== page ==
Covid-19 resulted in decrease of child welfare referrals to Tusla

Child and Family Agency says pandemic had noticeable impact on ability to visit children at home

‘We do anticipate a backlog in welfare referrals as we continue with the recovery phase,’Tuslsa says. Photograph: iStock

‘We do anticipate a backlog in welfare referrals as we continue with the recovery phase,’Tuslsa says. Photograph: iStock


Covid-19 restrictions resulted in a decrease in the number of referrals for child protection and welfare services, the Child and Family Agency has said, after it was revealed that the number of referrals in 2019 reached a record high.

During 2019, Tusla managed 56,561 referrals to child protection and welfare services, an increase of 3 per cent on the previous year, and an increase of 30 per cent since its establishment in 2014, according to its annual report.

However, the coronavirus pandemic has significantly reduced the number of referrals the agency has received in the first half of this year.

During the first 11 weeks of the year, Tusla received an average of 1,491 referrals per week. This dropped to an average of 963 referrals per week during the first four weeks of school closure.

As restrictions began to lift, the number of referrals increased again to an average of 1,285 per week, which Tusla described as consistent with school closure time.

“The pandemic also had a noticeable impact on our ability to visit children at home and also to facilitate contact for children in care, with both of these substantially returning to normal levels,” a spokeswoman said.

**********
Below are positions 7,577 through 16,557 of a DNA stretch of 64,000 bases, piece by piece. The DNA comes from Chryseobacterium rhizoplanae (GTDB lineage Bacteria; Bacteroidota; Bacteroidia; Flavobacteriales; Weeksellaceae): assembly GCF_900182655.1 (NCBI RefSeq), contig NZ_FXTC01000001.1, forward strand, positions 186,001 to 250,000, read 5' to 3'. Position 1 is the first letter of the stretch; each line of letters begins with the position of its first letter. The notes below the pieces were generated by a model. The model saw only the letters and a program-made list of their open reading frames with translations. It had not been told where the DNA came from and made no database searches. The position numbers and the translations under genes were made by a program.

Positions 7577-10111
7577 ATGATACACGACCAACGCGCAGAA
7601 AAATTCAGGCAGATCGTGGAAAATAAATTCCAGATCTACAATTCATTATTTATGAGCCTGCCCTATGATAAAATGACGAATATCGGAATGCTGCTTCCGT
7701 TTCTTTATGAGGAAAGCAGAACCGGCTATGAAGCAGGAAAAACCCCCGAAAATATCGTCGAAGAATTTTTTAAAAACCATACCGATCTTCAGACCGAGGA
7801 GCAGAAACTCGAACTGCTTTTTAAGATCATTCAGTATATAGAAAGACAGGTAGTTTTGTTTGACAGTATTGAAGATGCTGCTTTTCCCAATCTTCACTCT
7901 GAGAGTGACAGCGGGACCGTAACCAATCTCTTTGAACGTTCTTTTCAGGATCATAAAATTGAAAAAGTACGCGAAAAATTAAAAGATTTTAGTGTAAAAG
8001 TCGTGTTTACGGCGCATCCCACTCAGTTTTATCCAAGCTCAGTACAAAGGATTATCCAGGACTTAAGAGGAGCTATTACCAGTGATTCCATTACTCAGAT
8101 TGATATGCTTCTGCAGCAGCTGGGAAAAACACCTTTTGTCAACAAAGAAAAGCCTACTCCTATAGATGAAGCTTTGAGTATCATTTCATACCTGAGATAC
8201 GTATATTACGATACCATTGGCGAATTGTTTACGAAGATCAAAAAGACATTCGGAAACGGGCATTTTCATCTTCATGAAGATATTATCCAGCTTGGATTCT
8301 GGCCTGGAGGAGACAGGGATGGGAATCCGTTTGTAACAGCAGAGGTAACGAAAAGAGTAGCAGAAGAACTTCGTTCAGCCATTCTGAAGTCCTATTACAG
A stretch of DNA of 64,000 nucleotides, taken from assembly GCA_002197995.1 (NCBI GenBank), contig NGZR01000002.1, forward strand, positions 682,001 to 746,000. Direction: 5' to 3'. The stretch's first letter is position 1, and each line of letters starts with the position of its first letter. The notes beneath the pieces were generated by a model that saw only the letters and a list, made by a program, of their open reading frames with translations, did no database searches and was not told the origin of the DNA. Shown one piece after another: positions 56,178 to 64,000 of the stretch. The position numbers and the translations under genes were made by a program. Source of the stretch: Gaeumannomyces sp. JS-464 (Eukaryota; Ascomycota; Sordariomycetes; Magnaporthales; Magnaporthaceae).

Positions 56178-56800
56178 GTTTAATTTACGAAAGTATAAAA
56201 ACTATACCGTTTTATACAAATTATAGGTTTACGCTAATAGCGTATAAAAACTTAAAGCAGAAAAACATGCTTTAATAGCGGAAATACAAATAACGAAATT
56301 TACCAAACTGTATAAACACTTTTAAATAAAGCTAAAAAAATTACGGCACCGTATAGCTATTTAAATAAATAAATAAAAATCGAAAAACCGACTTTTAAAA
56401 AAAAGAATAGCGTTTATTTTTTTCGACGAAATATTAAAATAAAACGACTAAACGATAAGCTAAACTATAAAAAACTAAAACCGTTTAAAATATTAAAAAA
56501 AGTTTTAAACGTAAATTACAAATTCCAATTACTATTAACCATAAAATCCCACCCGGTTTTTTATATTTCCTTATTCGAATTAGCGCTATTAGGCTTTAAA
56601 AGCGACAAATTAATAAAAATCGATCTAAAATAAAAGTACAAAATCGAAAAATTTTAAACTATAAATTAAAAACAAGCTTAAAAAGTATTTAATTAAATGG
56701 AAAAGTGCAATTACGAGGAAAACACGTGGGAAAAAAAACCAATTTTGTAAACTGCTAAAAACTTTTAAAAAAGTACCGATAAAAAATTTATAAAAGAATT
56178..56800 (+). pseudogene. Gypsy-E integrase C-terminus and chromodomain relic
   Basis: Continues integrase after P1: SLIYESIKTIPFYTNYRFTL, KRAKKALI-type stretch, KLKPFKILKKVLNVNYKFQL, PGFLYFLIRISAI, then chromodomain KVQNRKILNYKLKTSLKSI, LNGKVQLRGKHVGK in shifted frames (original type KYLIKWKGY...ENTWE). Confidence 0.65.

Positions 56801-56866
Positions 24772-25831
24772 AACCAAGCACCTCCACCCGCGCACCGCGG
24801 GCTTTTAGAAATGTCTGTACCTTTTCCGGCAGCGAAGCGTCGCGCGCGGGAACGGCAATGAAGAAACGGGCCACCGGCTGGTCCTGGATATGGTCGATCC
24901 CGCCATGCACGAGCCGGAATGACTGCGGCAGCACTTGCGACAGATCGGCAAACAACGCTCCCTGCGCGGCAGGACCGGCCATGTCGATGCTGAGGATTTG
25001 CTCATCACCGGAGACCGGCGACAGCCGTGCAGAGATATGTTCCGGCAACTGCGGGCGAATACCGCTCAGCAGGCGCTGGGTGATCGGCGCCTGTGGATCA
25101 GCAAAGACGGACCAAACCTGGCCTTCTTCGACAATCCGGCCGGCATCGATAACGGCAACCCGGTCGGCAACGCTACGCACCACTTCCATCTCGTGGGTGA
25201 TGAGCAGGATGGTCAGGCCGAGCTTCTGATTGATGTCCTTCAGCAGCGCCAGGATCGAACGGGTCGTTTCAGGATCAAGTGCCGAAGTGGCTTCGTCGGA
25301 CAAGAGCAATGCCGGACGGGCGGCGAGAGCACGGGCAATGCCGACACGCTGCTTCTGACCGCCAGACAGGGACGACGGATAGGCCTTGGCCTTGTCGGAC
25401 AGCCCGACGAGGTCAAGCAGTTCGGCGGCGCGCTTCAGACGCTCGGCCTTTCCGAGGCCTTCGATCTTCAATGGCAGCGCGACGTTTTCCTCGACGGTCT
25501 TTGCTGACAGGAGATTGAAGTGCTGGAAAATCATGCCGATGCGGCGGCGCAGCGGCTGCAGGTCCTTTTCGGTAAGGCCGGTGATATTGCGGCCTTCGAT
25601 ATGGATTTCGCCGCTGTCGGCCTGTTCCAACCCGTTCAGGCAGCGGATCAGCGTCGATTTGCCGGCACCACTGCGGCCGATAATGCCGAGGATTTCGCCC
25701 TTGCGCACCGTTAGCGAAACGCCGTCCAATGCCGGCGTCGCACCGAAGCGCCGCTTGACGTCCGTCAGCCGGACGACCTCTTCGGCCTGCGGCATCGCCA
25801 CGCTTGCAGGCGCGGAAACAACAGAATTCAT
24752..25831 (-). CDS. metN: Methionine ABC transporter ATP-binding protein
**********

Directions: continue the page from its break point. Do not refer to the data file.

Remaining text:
“We do anticipate a backlog in welfare referrals as we continue with the recovery phase.”

Meanwhile, the annual report states that the number of children in care in 2019 was the lowest number recorded since Tusla’s establishment, with 5,985 children in care last year, down from 6,041 in 2018 and 6,196 in 2017.

A further 24,828 children received a family support service from Tusla in 2019.

The annual report also highlighted a number of challenges facing the agency, including the demand for services as a result of the growing population and the increase in demographic groups requiring additional supports suchs as asylum seekers, homeless, Traveller/Roma and people living with a disability.

“As Ireland becomes increasingly multicultural, the broader mix of nationalities and cultures will likely result in increased service demands for Tusla and a requirement to develop new skills to respond appropriately to the emerging needs of service users,” the report states

Tusla also stated that the delivery of its services within its financial allocation is “challenging” for the agency. Last year, it required an additional €23.6 million and “strict financial governance was required to bring the agency in on budget”.

Following the report’s publication, Tusla chairman Pat Rabbitte said the recruitment and retention of social workers “continued to be an area of concern” for the agency last year.

“Tusla sought to develop new initiatives to attract social work graduates in 2019 and is investing in strategies to improve staff retention. In particular, the conversion of 408 of agency staff to direct employment contracts was a significant achievement in 2019,” he said.

“Overall, Tusla must continue to improve and innovate, be prepared to admit its mistakes and to evolve a culture not hidebound by the past. The Board and the CEO are committed to a major programme of continuous improvement for which we require support from many quarters.”